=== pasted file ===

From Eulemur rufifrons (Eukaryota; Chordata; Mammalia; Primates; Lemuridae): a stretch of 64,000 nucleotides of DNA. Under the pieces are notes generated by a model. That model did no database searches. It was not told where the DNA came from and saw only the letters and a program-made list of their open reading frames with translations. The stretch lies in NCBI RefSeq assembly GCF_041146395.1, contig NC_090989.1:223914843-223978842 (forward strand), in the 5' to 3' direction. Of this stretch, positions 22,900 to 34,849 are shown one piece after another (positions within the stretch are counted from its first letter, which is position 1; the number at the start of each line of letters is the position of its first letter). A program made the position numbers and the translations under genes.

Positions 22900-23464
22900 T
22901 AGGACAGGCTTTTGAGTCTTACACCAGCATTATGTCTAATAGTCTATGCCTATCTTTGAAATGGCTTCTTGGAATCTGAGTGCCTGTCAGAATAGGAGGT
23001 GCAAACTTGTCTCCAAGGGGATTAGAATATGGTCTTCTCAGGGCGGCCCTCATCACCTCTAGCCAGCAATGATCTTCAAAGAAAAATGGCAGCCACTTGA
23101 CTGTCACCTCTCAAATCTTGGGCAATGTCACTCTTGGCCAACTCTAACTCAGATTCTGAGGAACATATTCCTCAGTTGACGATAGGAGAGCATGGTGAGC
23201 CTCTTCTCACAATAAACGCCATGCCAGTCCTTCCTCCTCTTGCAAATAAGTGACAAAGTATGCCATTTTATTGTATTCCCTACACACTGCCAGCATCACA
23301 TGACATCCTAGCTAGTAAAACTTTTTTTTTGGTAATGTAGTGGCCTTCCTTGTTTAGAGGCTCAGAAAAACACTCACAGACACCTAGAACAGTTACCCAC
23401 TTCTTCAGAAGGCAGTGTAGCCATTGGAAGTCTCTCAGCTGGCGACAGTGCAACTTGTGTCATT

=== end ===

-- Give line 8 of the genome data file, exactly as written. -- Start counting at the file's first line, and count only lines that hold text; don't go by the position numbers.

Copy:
23301 TGACATCCTAGCTAGTAAAACTTTTTTTTTGGTAATGTAGTGGCCTTCCTTGTTTAGAGGCTCAGAAAAACACTCACAGACACCTAGAACAGTTACCCAC